An 8-foot tall whipping post was removed from a Delaware county courthouse square Wednesday after activists said it was a reminder of racial discrimination, per the AP. The state-owned post outside the Sussex County Courthouse in Georgetown was removed after an hour and a half of excavation and put in a storage unit with other historical artifacts, news outlets reported. A resident who brought her 6-year-old son to see the post's removal called it a symbol of hate, per the Delaware News Journal. The Delaware Division of Historical and Cultural Affairs said the post was used to bind and whip people publicly for committing crimes up until 1952. However, black people were disproportionately punished, according to the historical group.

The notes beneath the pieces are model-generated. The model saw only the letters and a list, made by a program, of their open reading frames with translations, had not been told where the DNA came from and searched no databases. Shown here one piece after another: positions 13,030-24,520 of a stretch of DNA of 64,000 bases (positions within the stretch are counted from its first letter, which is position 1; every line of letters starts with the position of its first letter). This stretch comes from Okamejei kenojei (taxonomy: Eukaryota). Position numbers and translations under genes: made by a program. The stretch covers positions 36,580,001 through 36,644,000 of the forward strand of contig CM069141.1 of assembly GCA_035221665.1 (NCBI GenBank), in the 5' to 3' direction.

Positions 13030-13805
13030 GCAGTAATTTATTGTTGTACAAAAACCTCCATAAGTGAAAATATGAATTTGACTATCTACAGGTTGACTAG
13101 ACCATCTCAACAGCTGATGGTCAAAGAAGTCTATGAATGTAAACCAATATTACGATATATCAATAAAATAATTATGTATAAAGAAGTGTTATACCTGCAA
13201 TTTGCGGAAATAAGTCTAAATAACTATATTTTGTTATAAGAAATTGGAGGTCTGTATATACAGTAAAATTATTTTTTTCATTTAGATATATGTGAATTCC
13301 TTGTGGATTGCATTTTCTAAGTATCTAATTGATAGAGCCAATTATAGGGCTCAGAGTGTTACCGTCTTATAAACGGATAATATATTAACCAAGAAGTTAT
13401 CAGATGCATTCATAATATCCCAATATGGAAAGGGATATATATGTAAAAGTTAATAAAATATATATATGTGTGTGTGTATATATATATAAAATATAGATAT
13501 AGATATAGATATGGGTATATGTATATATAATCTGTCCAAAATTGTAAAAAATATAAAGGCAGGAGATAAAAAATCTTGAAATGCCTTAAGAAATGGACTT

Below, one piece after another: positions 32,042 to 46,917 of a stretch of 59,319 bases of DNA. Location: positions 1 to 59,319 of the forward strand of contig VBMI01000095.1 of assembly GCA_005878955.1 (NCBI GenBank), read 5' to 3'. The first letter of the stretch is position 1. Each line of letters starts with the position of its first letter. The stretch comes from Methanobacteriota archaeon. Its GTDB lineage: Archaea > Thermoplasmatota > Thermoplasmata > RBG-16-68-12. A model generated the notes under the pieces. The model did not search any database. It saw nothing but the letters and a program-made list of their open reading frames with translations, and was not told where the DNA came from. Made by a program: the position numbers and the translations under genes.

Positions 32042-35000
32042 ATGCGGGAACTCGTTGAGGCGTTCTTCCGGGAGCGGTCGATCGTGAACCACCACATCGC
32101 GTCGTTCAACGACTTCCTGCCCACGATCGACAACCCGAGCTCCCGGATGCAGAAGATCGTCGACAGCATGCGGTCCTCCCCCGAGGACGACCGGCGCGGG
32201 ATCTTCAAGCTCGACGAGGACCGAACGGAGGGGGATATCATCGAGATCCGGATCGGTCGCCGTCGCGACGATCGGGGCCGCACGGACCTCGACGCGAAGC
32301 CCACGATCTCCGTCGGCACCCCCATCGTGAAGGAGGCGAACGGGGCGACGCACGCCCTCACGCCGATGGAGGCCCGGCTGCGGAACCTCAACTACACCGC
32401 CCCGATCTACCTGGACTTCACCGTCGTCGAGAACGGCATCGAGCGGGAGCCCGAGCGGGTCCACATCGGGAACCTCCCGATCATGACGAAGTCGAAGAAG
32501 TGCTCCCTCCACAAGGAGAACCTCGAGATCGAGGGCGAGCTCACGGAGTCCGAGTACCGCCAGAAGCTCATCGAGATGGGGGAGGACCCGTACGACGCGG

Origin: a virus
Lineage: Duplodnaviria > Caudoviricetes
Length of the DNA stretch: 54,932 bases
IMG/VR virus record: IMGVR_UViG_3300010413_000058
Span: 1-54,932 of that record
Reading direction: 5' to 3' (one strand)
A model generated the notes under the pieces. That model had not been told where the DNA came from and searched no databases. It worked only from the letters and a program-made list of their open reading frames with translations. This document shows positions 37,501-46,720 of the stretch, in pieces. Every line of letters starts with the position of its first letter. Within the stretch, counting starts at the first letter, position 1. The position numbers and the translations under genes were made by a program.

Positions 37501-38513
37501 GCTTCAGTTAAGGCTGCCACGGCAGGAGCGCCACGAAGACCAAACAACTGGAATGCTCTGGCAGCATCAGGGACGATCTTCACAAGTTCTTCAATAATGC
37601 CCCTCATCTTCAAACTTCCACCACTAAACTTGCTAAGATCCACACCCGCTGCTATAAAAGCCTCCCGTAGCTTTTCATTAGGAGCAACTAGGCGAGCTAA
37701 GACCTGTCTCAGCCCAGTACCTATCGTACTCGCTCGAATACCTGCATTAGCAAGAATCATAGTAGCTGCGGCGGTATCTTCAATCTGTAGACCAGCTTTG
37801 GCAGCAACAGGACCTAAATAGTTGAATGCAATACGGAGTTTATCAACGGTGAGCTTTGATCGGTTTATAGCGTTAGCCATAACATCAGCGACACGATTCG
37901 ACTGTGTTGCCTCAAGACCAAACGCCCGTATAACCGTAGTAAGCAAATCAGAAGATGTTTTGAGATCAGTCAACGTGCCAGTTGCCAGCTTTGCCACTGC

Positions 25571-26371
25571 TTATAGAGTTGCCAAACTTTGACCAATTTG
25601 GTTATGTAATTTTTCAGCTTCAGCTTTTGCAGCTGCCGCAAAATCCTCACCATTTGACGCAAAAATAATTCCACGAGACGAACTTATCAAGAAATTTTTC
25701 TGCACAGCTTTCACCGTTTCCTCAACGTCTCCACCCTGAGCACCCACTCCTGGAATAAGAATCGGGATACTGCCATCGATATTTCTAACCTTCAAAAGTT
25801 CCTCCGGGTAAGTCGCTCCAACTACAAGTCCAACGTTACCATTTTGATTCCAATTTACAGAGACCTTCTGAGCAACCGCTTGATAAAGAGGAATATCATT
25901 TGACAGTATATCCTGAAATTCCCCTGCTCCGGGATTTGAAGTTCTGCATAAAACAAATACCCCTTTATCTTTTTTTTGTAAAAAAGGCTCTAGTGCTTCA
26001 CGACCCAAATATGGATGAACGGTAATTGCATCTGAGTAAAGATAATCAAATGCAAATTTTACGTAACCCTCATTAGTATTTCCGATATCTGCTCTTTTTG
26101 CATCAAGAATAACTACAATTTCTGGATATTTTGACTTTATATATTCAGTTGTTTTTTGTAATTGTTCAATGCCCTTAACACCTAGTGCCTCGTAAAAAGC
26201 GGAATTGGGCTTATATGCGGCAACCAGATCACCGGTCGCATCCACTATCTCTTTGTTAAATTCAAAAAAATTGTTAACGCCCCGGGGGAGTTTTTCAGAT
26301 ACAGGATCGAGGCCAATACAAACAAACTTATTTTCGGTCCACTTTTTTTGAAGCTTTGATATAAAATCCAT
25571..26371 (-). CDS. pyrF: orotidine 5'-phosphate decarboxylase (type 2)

A 1947 book by Robert Caldwell, a former sociology professor in the state, said more than 60% of those beaten between 1900 and 1945 were black, per the News Journal. At that time, black people made up less than 20% of Delaware's population. The post was put on display by the Georgetown Historical Society in 1993, nearly two decades after Delaware outlawed state-sanctioned public floggings outside local jails and prisons. It was the last state to abolish the whipping post, news outlets reported. Historical and Cultural Affairs Director Tim Slavin said the post was a "cold deadpan display" that didn't "adequately account for the traumatic legacy it represents, and that still reverberates among communities of color in our state." (Read more Delaware stories.)